Is it sometimes difficult getting your child to do what you want him or her to do? Do you often get exasperated over compliance? Did you wish you had some magic wand to get your child to follow you? Here is a piece of insight.
How do I get my child to comply? Well, the answer lies in this paradox: “If you want to lead the children, become a follower first!“
Our son, Ian, was just five years old. It was his bedtime, and toys were all over the living room. “Ian,” I said, “you need to pick up all those toys before you go to bed.” “Daddy,” he said, “I’m too tired to pick up my toys.” My immediate inclination was to force him to clean up the room. Instead, I went into the bedroom, laid down, and said, “Ian, come here. Let’s play Humpty Dumpty.” He climbed up on my knees and I sang, “Humpty Dumpty sat on a wall and had a great fall.” And he fell. Ian laughed and said, “Let’s do it again.” After the third “fall,” I said, “Okay, but first go pick up those toys.” Without thinking he ran into the living room and in two minutes finished what could have taken half an hour. Then back on my knees he repeated, “Daddy, let’s do it again.” “Ian, I thought you were too tired to pick up those toys.” He answered, “I was, daddy, but I just wanted to do this!”
One can finish any job when One has the “Want to!” Thank you Mr. Slatter for sharing this lovely learning. With most children it’s a matter of timing. It’s not that they don’t want to do it, but they don’t want to do it at that specific time. Impulsive as most children are, once the initial urge is over, once the satisfaction is in, we can then get them to do anything (else).
The critical issue here is that we respect and accept their “current (in above example it is – excited) state of mind”. Anything against this “desire of being in current state” is going to meet with resistance. The big idea is to quickly diffuse this mental state and bring down the excitement levels. Give them a taste of it. Preferably, share it with them.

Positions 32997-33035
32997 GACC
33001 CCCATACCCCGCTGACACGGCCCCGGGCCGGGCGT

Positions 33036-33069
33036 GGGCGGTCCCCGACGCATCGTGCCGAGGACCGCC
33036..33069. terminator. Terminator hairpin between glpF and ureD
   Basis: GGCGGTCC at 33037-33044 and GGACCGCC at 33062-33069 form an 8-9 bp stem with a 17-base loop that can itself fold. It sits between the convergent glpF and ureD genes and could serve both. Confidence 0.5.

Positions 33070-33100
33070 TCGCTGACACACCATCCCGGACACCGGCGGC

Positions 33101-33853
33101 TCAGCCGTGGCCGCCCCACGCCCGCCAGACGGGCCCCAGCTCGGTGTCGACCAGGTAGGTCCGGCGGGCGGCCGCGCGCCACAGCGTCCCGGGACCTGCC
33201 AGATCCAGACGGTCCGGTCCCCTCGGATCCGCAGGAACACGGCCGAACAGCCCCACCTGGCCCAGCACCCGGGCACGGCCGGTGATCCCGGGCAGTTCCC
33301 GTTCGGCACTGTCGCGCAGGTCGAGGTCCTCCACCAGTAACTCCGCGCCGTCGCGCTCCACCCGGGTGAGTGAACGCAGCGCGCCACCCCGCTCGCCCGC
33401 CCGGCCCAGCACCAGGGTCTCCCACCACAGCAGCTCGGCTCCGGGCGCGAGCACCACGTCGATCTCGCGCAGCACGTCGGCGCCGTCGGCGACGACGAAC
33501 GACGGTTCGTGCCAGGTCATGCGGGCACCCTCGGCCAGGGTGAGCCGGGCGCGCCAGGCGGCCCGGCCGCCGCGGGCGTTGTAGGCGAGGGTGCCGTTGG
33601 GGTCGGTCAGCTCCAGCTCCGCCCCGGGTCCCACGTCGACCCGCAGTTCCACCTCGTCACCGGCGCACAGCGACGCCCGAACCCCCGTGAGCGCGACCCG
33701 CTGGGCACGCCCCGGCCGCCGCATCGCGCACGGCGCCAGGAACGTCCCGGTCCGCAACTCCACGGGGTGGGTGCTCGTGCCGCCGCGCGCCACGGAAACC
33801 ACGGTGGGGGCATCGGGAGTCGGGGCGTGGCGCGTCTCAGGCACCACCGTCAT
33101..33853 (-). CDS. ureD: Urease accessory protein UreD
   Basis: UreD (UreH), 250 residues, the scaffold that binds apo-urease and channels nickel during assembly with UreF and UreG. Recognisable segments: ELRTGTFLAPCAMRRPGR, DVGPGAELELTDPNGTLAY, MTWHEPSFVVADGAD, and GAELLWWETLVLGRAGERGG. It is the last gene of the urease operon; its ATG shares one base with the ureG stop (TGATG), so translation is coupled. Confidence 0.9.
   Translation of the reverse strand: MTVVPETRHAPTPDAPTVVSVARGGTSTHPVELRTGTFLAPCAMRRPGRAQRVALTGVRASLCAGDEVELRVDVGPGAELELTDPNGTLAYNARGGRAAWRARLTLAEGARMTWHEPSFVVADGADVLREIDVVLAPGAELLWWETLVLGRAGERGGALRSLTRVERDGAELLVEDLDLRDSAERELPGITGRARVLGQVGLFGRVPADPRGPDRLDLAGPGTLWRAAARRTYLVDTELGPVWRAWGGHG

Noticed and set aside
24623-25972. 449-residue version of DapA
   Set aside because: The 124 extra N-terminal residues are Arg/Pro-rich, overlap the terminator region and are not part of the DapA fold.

Lets say the child has to get ready to go out, but is delaying in moving away from the TV. “Just one more minute Mumma”, is the repeated request. Try this: “Ok dear, only one more minute. But I will watch with you”. Now, become her: Watch the show with the same fascination. Lap up each frame. Say “wow” with her; giggle with her; frown with her. Enjoy the next minute exactly as she is doing. Do it sincerely. This is Pacing. Its like first ‘matching pace’ with them. Once we are in sync with children, its much easier for us to lead them to a different direction. Once we have paced with the child, she is far more open, far more ready, to do what we want her to do. In the example quoted above Mr. Slatter used the PACING so effectively.
One can pace with child through understanding, empathy and (at times) intuition. Invest in these tools and learn pacing, it will yield high returns.
Ending this article with a small note from great educationist ‘Peter Kline’ (from his book “The Everyday Genius”).
“The key to education is adapting teaching to the way we naturally learn. Derived from Latin ‘educere’, education means, “to lead out from”. The task, then, is not to impose learning on the young, but to lead out from their infinitely resourceful minds those things that will best serve the emerging creative personality.Peter Kline
And what are these keys? Sensitive listening and interpretation will discover them. Attend to your little one’s babblings, behavior and wonderment as you would watch a spider weaving a web or an artist at the easel. Observe the emerging design. Try to make out the image this newly forming mind is offering to show you. Expect nothing – but await expectantly!”